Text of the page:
(* (factorial (- n 1)) n))')

analyze-if analyzes everything it's given, stores it, and then creates a new execution procedure with those stored values.

  if-pred := (analyze '(= n 1)')
  ; this is the execution procedure: (lambda (env)
  ;                                    (execute-application (analyzed/= env)

  if-true := (analyze '1')
  ; this is the execution procedure: (lambda (env) 1)

  if-false := (analyze '(* (factorial (- n 1)) n)')
  ; this is too long to write out, but it's
  ; kind of like if-pred

  ;;this is the execution procedure we return:
  ;;let's call this execution procedure 'analyzed-fact-if'
  (lambda (env)
    (if (true? (if-pred env))
        (if-true env)
        (if-false env)))

And now that we know that result, let's go back to analyze-lambda.

  analyzed-body := analyzed-fact-if
  (analyze-lambda '(lambda (n) ...)')
     => (lambda (env) (make-procedure '(n) analyzed-body env'))

We store the last expression into the factorial variable, and we're done defining factorial. Note that we only analyze the body ONCE: during the analysis stage. We never analyze during the evaluation stage! This means that during evaluation, every time we call this factorial function, we know its body contains an if statement, and that the if statement checks if n equals 0 (and what to do if the predicate is true or false).

Now, on to evaluating factorial. This is where you'll see all the cryptic analyzing work pay off.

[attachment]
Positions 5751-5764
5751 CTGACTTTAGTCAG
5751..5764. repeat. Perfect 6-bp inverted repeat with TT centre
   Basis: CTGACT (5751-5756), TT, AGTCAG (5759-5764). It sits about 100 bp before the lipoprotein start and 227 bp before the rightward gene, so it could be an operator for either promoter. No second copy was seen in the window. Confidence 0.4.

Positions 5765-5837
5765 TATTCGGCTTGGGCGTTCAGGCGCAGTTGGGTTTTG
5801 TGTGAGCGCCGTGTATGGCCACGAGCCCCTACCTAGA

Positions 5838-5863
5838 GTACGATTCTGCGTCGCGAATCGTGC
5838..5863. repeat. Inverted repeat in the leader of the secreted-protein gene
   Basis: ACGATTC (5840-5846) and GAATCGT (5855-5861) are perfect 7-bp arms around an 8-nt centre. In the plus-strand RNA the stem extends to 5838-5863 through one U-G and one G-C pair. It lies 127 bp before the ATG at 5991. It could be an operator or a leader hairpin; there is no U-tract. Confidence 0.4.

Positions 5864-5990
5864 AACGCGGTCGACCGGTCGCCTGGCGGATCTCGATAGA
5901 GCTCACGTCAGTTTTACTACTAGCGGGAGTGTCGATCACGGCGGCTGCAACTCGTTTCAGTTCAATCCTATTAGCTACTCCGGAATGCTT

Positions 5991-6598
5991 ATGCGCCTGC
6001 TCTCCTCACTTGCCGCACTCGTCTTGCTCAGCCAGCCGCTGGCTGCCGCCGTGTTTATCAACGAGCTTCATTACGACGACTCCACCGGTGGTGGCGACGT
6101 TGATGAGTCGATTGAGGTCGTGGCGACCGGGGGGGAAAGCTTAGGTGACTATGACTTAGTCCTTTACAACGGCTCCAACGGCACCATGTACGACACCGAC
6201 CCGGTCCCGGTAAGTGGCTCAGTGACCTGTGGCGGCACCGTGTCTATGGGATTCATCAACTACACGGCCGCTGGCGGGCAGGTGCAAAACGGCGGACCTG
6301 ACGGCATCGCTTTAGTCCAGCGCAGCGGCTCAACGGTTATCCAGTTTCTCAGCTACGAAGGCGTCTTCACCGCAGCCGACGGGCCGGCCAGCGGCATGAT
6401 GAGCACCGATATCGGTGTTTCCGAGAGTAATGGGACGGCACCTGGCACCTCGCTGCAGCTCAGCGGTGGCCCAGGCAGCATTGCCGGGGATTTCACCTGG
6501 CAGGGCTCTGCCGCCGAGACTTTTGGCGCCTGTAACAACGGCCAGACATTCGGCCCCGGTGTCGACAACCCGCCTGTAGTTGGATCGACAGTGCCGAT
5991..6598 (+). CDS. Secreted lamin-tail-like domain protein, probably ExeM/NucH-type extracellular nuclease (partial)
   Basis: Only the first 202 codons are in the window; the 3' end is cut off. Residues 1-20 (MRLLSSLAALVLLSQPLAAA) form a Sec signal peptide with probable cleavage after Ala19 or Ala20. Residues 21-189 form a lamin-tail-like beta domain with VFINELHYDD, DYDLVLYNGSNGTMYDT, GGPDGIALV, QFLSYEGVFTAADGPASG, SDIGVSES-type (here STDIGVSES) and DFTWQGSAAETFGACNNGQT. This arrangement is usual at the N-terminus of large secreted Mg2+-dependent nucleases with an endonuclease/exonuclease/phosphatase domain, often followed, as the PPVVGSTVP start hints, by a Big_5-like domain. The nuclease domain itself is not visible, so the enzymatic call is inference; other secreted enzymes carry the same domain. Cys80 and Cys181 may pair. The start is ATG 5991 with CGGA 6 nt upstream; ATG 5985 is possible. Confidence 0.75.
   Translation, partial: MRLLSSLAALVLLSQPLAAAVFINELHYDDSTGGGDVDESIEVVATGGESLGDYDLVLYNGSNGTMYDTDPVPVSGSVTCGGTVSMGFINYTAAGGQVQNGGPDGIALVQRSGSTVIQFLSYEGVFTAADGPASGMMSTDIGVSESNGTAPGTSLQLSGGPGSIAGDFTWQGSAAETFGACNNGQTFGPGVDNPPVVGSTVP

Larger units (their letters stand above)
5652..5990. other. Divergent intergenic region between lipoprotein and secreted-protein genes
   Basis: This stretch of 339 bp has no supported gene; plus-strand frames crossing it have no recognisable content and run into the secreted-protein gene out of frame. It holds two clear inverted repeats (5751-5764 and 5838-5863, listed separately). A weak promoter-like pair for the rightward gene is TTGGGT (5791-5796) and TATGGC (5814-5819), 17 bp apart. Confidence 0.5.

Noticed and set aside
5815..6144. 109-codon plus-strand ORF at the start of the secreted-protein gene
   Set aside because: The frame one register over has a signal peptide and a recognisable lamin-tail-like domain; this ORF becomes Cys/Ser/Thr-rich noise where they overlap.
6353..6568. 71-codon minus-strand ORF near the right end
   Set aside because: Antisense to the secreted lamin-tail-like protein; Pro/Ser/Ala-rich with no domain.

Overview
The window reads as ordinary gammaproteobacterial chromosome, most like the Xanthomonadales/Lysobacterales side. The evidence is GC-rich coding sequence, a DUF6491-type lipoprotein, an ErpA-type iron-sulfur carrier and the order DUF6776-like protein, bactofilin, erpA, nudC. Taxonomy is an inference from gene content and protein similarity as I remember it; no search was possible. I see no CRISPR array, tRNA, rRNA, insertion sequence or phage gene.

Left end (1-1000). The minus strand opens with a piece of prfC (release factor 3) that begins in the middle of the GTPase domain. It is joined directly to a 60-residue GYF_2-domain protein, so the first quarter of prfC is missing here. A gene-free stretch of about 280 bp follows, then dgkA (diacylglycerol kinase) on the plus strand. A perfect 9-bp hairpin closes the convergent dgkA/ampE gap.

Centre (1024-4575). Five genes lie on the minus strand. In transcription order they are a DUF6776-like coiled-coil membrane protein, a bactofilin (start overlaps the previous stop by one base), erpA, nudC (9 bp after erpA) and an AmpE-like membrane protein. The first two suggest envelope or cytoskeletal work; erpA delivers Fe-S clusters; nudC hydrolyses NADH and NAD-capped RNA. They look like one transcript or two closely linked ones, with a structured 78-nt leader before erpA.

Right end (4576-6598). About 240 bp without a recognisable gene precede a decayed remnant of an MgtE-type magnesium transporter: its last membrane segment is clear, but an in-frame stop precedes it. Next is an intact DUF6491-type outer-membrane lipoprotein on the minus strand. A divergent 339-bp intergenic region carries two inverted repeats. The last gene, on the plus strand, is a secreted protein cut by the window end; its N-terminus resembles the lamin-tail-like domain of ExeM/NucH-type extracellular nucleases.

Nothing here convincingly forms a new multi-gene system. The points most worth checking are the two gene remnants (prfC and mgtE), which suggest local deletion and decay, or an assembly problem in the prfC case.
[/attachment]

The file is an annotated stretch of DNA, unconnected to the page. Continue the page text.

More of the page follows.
(eval '(factorial 2) env') ; env has factorial definition

  ((analyze '(factorial 2)') env)

  ((analyze-application '(factorial 2)') env)

  ((lambda (env) (execute-application ...)) env)

  ((procedure-body {internal factorial value})
   (extend-environment ...)) ; extend-environment is same as old eval

  ;; let's call the extended environment, env2
  (analyzed-body env2) ; analyzed-body from definition above

 ((lambda (env)
   (if (true? (if-pred env))
       (if-true env)
       (if-false env)))

 (if (true? (if-pred env2)) ; (= n 0)
     (if-true env2)   ; 1
     (if-false env2)) ; (* (factorial (- n 1)) n)

Here, n = 2 != 0, so we'll end up calling executing (if-false env2). if-false will do an application of * to (factorial (- n 1)) and n, but these arguments have already been analyzed (when we did analyze-lambda). So we evaluate the analyzed (factorial (- n 1)), which is:

  (analyzed-factorial {result of calling analyzed (- n 1)})

  (analyzed-body env3)
  ;env3 := env2 extended with n := (- {previous n} 1) = (- 2 1) = 1

  (if (true? (if-pred env3)) ; (= n 0)
      (if-true env3)   ; 1
      (if-false env3)) ; (* (factorial (- n 1)) n)

We recurse again, in the same fashion:

  (if (true? (if-pred env4)) ; (= n 0)
      (if-true env4) ; 1
      (if-false env4)) ; (* (factorial (- n 1)) n)

Here, n actually equals 0, so we call (if-true env4). if-true disregards env4 and returns the number 1. Then, we go back to all the execute-application primitive applications and multiply everything together.

And we get... 2.

So, we're done.

Notice that during the evaluation phase, we never check the syntax of a statement. The syntax has already been looked at, and analyzed. We simply carry out what these analyzed statements tell us to do. Think about the gain in efficiency here when computing something like (factorial 100).